REILLY, Chief Judge:
This appeal raises the issue of whether or not a trial court has discretion to stay a
Appellant is a federal agency charged with providing housing for low-income residents of the District of Columbia.
After hearing this testimony, the trial court made a finding that the total amount of unpaid rent was $868.67. From that sum, the court allowed the tenant a 15 percent (15%) Javins setoff on account of the asserted maintenance deficiencies. The court held that a balance of $756.54 was owed by the tenant.
The court then issued a judgment for possession but in the same order stayed the execution of such judgment for two years during which time the tenant was required to pay $600 in installments of $25 per month, and to meet current rental obligations. The remaining amount, $156.54, was to be paid within seven days from the date of the order. It is the two-year period of the stay which appellant assigns as error.
In a summary possessory action based on nonpayment of rent, it has been the practice of trial judges in the landlord and tenant branch of the Superior Court under Trans-Lux Radio City Corp. v. Service Parking Corp., D.C.Mun.App., 54 A.2d 144 (1947) (and authorities cited therein), to compute the total amount of rent owed by a tenant refusing to surrender the premises, even though the landlord is not seeking a judgment for back rent. Thus, although appellant here included no prayer for unpaid rent in its complaint, the trial court properly determined the precise amount of rent legally due, including the calculation of the setoff.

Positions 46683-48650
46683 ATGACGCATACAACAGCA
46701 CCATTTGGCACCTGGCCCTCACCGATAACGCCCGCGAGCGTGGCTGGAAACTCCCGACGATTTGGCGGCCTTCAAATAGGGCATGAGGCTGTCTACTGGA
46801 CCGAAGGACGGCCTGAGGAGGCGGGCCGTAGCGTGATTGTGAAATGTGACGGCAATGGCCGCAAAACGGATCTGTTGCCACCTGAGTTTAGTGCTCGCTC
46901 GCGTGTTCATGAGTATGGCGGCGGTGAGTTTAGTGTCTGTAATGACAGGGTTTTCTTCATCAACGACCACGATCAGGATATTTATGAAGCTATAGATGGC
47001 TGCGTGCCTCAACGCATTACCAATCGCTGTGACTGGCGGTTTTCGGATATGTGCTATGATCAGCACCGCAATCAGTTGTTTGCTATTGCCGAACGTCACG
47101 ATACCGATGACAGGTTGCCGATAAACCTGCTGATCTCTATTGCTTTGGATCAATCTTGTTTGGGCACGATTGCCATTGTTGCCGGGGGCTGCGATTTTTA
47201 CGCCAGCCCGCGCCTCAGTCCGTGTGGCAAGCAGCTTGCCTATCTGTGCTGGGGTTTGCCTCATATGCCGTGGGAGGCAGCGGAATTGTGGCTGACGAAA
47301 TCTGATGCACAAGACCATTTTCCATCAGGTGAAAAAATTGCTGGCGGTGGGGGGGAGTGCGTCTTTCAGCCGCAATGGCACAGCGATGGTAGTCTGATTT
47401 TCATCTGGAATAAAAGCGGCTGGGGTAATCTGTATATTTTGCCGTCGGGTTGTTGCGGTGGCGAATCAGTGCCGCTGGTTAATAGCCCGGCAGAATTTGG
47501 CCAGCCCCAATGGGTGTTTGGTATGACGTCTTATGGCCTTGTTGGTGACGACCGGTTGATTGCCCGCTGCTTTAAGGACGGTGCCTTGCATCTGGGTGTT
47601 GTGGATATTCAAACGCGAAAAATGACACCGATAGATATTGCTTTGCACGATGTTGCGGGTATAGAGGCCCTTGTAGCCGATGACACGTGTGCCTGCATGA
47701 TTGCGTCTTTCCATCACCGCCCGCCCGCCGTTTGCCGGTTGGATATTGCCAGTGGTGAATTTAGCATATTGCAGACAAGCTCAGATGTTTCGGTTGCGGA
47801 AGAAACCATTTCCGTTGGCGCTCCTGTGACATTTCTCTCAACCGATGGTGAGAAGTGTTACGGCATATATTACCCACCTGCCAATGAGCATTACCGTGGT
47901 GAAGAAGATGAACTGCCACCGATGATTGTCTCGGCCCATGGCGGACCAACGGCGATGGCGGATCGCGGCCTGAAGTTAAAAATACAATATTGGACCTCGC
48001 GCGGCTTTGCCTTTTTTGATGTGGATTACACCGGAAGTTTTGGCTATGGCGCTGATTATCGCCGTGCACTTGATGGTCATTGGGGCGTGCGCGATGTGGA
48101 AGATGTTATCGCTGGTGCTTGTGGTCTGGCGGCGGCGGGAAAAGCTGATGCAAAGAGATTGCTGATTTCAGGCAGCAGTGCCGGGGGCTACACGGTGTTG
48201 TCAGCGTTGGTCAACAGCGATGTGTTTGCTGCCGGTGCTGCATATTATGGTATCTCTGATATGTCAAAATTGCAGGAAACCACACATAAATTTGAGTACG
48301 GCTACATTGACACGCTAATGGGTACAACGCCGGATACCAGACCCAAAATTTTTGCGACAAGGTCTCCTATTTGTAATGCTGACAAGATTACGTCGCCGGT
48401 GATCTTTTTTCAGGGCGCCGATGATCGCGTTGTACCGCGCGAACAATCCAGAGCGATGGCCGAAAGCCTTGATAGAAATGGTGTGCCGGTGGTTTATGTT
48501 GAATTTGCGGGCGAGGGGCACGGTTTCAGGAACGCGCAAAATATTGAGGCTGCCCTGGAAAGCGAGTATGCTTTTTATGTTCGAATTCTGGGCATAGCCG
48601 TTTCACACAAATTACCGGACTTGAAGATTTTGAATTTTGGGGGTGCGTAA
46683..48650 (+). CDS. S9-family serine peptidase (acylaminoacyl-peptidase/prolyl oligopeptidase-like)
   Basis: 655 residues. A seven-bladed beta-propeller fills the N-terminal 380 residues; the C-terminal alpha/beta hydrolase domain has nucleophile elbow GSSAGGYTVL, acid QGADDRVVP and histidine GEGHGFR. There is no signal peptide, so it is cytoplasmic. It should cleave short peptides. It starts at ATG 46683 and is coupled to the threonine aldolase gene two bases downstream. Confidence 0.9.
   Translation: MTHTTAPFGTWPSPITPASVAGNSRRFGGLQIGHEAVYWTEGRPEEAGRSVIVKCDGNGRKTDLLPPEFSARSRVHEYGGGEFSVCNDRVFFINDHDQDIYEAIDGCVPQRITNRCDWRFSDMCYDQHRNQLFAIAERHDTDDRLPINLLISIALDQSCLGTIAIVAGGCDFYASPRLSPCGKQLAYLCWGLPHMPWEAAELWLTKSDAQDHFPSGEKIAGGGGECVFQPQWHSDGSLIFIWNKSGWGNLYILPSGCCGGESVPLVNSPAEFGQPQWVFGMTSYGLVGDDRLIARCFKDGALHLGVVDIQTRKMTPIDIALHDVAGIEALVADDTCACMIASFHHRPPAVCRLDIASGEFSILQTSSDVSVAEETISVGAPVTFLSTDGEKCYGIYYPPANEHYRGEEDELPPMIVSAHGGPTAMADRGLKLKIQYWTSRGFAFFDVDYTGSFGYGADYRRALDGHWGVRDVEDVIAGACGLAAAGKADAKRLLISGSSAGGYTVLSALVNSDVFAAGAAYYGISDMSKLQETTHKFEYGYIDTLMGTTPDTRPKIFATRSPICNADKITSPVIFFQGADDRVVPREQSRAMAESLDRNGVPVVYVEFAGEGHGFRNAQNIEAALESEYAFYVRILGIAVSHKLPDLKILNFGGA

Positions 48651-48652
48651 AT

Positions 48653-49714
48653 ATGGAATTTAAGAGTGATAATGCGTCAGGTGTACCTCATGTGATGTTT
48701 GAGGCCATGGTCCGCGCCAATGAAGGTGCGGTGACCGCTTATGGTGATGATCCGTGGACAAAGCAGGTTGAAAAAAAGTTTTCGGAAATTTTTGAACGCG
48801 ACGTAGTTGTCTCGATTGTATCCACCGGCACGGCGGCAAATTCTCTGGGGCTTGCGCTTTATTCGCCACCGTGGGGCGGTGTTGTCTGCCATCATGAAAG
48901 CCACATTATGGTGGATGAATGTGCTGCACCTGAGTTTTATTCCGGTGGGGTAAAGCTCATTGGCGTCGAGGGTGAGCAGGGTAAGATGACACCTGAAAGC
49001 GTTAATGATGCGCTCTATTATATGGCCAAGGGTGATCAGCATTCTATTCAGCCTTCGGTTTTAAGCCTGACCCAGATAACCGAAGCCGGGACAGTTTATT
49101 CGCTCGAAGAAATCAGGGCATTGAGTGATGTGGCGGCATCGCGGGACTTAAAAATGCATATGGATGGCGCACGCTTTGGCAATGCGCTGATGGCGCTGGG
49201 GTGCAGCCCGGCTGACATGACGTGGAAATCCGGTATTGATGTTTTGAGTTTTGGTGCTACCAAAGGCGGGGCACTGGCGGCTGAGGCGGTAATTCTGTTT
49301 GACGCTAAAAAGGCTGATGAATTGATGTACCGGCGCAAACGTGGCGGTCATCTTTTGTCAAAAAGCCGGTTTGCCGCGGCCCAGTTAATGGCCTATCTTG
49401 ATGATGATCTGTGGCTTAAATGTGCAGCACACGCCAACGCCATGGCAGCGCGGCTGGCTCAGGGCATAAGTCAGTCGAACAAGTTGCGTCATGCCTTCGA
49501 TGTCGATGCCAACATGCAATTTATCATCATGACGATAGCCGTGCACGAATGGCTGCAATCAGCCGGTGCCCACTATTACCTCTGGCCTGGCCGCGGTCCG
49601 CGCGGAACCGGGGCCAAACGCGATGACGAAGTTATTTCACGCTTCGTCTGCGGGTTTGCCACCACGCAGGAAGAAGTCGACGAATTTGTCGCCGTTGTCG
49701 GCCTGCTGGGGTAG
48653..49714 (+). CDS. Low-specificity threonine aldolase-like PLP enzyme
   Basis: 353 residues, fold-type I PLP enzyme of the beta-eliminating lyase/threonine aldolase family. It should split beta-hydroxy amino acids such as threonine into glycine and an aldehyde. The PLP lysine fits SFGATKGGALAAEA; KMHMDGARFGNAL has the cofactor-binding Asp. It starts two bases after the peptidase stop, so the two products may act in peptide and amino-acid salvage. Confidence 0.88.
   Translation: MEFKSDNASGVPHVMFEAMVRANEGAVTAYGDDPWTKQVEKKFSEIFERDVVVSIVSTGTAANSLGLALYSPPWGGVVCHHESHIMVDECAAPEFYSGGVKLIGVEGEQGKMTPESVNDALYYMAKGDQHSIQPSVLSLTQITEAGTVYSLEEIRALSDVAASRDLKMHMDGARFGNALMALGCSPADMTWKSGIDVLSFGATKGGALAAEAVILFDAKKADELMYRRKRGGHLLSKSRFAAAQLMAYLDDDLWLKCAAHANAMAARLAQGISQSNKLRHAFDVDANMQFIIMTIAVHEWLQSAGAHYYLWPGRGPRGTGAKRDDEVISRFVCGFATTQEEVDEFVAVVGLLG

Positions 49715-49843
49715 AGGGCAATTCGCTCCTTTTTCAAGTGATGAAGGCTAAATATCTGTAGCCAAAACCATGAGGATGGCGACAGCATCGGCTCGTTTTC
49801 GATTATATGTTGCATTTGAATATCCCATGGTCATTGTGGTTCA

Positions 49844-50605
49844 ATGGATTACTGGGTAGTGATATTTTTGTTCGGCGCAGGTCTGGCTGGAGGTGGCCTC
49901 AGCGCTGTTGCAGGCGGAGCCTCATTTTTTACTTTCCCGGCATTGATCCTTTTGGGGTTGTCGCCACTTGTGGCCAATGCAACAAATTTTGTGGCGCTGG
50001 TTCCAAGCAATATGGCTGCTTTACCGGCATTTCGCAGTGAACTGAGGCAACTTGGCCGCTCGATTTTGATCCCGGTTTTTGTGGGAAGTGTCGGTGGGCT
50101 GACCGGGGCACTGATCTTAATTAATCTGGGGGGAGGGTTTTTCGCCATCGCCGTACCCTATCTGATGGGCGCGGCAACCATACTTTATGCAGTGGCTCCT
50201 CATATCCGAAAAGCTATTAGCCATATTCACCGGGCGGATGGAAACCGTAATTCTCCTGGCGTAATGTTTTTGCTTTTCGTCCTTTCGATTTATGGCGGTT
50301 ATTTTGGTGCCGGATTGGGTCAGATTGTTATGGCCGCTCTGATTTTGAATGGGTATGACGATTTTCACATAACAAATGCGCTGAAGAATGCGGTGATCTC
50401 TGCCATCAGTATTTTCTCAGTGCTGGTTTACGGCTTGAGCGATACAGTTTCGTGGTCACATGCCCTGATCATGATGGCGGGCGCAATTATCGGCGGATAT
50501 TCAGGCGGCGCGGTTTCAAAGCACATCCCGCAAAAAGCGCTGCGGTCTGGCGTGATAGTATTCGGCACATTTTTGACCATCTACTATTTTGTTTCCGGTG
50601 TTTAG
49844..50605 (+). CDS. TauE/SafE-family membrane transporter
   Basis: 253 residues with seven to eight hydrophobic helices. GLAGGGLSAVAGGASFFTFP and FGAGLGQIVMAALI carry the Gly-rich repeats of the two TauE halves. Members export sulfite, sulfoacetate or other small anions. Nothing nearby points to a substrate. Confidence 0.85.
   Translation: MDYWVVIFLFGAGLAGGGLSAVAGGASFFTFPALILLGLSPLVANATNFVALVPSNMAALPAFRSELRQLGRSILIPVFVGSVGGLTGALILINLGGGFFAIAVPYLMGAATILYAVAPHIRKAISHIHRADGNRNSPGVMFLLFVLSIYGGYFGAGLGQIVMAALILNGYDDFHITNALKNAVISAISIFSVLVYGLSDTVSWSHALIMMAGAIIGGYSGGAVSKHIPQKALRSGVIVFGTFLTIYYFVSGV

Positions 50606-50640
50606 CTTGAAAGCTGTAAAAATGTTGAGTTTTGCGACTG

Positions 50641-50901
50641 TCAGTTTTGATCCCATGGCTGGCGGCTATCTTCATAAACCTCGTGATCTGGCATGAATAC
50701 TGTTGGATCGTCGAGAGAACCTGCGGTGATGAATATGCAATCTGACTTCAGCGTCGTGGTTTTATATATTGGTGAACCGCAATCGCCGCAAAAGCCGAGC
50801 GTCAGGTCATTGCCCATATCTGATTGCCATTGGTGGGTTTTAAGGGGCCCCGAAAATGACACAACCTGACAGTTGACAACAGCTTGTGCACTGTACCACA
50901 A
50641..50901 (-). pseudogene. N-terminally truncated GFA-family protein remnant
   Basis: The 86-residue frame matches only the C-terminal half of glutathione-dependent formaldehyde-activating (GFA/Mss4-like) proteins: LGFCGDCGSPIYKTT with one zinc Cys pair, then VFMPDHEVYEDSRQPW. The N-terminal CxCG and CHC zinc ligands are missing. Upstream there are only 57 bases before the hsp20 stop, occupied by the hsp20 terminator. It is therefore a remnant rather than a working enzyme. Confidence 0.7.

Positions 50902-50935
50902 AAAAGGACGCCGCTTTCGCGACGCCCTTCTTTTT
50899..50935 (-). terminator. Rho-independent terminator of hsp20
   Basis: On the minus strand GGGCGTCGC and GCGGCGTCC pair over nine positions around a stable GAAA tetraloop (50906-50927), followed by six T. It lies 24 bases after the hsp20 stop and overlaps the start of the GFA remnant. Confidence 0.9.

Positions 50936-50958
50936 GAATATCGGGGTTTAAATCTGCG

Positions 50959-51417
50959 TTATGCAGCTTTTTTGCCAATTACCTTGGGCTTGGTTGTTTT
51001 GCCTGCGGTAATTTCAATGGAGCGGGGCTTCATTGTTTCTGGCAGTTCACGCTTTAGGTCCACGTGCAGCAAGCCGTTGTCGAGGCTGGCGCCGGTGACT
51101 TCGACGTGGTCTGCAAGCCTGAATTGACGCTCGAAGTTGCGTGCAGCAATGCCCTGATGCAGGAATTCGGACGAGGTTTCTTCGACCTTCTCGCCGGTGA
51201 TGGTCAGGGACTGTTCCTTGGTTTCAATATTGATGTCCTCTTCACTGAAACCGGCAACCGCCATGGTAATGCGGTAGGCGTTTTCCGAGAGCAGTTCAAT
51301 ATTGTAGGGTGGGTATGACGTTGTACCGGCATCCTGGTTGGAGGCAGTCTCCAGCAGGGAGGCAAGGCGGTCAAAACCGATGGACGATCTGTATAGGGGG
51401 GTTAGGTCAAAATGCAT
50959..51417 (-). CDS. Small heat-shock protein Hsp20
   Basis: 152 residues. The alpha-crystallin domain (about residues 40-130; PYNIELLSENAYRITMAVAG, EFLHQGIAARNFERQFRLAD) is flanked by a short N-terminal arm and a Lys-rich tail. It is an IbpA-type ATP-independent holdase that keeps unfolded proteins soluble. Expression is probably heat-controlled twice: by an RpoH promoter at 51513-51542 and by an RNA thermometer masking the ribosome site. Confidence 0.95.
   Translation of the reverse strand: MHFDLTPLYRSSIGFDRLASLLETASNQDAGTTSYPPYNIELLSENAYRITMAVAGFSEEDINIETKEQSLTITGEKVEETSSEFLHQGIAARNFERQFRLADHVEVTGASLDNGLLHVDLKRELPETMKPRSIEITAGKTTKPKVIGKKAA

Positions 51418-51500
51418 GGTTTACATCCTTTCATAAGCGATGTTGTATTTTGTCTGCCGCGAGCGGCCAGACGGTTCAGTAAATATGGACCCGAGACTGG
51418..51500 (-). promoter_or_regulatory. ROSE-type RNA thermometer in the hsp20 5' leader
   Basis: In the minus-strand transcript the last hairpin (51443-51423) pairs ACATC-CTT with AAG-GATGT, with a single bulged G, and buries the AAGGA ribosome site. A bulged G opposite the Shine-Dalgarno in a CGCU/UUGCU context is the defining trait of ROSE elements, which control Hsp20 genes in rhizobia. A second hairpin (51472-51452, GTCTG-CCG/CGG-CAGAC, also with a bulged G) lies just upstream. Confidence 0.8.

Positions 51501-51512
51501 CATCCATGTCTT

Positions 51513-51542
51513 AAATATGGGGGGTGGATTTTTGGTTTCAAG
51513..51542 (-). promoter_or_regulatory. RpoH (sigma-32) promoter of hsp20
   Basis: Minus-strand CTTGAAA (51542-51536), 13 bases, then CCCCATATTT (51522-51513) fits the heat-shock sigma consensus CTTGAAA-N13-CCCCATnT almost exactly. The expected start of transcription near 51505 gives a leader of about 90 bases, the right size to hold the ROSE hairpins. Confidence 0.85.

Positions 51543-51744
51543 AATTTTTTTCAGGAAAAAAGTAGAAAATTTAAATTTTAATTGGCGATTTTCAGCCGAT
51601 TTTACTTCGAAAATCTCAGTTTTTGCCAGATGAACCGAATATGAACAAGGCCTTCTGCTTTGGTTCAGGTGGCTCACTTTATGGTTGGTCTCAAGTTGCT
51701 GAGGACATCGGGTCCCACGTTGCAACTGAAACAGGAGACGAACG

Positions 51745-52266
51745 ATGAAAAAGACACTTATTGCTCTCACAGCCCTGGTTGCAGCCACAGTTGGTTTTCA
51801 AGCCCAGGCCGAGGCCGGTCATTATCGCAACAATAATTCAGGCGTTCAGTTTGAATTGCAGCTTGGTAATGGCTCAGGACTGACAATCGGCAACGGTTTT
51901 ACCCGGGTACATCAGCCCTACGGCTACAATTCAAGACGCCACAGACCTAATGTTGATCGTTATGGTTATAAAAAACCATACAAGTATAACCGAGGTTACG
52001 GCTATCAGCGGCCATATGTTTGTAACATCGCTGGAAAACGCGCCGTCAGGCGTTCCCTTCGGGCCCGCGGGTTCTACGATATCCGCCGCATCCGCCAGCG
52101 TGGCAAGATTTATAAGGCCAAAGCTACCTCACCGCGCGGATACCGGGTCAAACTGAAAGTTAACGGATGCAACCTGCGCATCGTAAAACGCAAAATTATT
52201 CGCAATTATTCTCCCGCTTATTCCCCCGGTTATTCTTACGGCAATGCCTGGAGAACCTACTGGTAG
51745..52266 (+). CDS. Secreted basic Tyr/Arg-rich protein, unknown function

In Trans-Lux, supra at 146, former Chief Judge Hood explained this procedure:
It is also clear from this opinion, however, that the trial court exceeded its authority in deferring the tenant's obligation to pay the full amount due for an extended period. The rule in this jurisdiction—as reaffirmed in the Trans-Lux case —is that all accrued past rent must be unconditionally tendered before any stay of
As rationale for its "stay-installment" plan, the trial court cited one of its own prior decisions, United States v. Murphy, Super.Ct. L&T No. 85917-37 (1974), where a similar order was entered. In that case, the court held that the tenant would suffer "undue hardship" if the judgment for possession was executed, because low-income tenants of National Capital Housing Authority rental units could not possibly make a full tender in order to obtain a stay. This holding cannot be reconciled with a decision of this court, where much the same contention of hardship was raised and rejected on the ground that a trial court lacks power to stay even temporarily the execution of a writ of restitution if the full tender was not made first. Conrad v. Medina, D.C.Mun.App., 47 A.2d 562 (1946). The opinion in that case did commend the practice of many landlords in responding to efforts of the landlord and tenant branch to settle controversies by conciliation during times of housing shortages. We share that view but we also are compelled to recognize the proposition that an "[e]xercise of judicial discretion... must not be founded upon what an individual judge believes are abstract ideas of justice, but upon recognized legal or equitable principles." Id. at 565; footnotes omitted.
The tenant also contends that the equitable defense of laches should apply,
Reversed and remanded for further proceedings consistent with this opinion.